The invasion of Iraq was of questionable legitimacy, according to Britain's ambassador to the United Nations at the time. Sir Jeremy Greenstock told the official war inquiry he believed the military action was legal under international law, but it did not have majority backing in the UN.
I regard our participation in the military action in Iraq in March 2003 as legal but of questionable legitimacy in that it did not have the democratically observable backing of the great majority of member states, or even perhaps of the majority of people inside the UK, he said.
Sir Jeremy said he warned the Foreign Office that he was prepared to resign as ambassador to the UN in New York unless there was at least one new Security Council resolution justifying military action.
He said that he did not believe that Britain and the United States could simply say that Iraq was in breach of old resolutions dating back to the 1991 Gulf War requiring Saddam Hussein to give up his weapons of mass destruction.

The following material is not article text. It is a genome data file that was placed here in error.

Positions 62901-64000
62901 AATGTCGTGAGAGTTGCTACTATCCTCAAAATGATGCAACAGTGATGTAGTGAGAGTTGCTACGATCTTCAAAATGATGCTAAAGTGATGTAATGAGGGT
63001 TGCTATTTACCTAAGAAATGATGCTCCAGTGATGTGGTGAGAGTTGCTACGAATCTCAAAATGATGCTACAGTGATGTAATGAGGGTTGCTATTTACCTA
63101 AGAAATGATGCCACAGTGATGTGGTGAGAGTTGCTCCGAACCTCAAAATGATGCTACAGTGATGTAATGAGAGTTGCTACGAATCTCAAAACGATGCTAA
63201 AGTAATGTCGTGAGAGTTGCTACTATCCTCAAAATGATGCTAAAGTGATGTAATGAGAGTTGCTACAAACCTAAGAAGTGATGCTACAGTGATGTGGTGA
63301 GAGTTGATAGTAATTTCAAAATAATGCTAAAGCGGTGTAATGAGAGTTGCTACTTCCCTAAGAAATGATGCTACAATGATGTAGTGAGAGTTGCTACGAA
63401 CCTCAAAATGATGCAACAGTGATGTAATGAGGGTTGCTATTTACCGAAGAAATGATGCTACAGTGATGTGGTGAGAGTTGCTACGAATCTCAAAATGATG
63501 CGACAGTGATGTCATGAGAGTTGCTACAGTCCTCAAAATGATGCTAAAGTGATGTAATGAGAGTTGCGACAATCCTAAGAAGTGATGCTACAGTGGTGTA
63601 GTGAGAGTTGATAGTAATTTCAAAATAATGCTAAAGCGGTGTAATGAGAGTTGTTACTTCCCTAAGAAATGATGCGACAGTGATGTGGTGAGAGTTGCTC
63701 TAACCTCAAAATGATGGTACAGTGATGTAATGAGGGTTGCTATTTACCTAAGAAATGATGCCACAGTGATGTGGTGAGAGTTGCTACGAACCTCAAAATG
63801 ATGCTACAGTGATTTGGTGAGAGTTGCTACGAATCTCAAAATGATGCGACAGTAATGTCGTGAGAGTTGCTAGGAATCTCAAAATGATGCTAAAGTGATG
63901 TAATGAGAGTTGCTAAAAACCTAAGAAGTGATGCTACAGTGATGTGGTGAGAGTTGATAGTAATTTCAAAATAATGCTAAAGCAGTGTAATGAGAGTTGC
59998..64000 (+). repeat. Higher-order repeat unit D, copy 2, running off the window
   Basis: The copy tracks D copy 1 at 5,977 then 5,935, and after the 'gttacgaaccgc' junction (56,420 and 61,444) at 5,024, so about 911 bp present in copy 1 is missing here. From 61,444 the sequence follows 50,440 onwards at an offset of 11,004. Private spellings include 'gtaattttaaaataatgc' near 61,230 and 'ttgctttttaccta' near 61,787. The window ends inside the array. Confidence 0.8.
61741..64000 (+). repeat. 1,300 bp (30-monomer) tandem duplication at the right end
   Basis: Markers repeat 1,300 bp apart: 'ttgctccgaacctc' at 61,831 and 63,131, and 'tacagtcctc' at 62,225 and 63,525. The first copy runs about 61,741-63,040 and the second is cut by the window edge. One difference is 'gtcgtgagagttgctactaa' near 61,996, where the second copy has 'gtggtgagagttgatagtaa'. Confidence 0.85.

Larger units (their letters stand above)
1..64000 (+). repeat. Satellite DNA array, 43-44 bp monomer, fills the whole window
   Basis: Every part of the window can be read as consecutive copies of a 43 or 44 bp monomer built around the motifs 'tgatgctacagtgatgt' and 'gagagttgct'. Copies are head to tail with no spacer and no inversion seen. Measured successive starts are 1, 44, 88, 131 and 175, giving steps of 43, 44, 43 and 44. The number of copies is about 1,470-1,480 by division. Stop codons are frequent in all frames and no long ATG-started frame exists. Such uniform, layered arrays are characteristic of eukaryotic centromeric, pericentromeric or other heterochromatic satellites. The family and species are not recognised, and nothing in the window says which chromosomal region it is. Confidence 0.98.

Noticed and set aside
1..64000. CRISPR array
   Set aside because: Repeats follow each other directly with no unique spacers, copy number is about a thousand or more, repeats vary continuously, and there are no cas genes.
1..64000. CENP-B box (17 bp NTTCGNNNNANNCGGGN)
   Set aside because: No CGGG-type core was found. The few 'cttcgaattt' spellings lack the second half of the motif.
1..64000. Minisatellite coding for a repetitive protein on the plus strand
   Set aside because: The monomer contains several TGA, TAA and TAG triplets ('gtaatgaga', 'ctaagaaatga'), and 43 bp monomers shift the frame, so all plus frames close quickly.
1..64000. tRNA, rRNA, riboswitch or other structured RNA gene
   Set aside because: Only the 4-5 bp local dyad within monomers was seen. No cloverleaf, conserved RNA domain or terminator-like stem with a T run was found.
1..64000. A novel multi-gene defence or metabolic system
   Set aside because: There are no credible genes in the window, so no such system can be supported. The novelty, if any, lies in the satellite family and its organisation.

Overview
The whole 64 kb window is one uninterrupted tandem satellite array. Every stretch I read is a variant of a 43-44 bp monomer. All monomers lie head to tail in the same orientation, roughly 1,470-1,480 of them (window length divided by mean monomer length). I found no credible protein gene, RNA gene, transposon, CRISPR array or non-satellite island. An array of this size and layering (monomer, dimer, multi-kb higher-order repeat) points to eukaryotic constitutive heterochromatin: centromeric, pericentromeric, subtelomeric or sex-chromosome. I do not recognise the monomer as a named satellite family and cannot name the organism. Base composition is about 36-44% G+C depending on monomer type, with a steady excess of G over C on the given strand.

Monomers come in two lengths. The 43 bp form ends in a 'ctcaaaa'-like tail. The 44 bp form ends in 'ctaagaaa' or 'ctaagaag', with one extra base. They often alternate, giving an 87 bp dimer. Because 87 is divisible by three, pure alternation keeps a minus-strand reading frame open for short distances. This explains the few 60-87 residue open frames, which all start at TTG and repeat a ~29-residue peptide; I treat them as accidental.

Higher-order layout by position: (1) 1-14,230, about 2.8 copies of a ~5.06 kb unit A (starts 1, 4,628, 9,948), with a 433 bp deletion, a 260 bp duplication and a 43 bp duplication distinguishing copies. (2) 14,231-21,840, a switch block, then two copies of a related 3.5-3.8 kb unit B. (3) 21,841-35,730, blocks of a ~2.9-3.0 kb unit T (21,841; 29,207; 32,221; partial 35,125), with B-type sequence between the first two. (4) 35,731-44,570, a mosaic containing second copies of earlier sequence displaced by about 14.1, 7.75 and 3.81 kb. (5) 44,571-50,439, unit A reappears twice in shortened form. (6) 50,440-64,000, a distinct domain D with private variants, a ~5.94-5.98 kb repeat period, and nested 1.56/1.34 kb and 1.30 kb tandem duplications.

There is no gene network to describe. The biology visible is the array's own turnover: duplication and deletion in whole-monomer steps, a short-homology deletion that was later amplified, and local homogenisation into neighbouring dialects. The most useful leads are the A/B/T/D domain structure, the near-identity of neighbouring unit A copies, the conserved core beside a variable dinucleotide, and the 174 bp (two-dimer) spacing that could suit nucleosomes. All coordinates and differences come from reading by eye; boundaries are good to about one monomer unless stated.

I regarded it as necessary politically and legally to have a new resolution - or at least one new resolution. There had to be a new declaration by the Security Council that Iraq was in material breach, he said. ”Because there were different views in Washington as to what they were trying to do with this draft resolution, I wanted to make it clear that if this was just a Potemkin (artificial) exercise in going to the United Nations, I didn't want to be a part of it.
Therefore, I said I might not be able to continue as ambassador in New York if there was no further updated basis for Iraq as being in material breach.
In November 2002 the Security Council did pass resolution 1441, which provided for the return to Iraq of UN weapons inspectors and was subsequently used by Britain and the US as justification for the invasion.
Sir Jeremy went on to criticise the Bush administration's pro-war stance for damaging British attempts to build international agreement on how to deal with Iraq.
He said in his statement: ”The UK's attempt to reconstitute a consensus had only a slim prospect of success, made slimmer by the recognition by anyone else following events closely that the United States was not proactively supportive of the UK's efforts and seemed to be preparing for conflict whatever the UK decided to do”.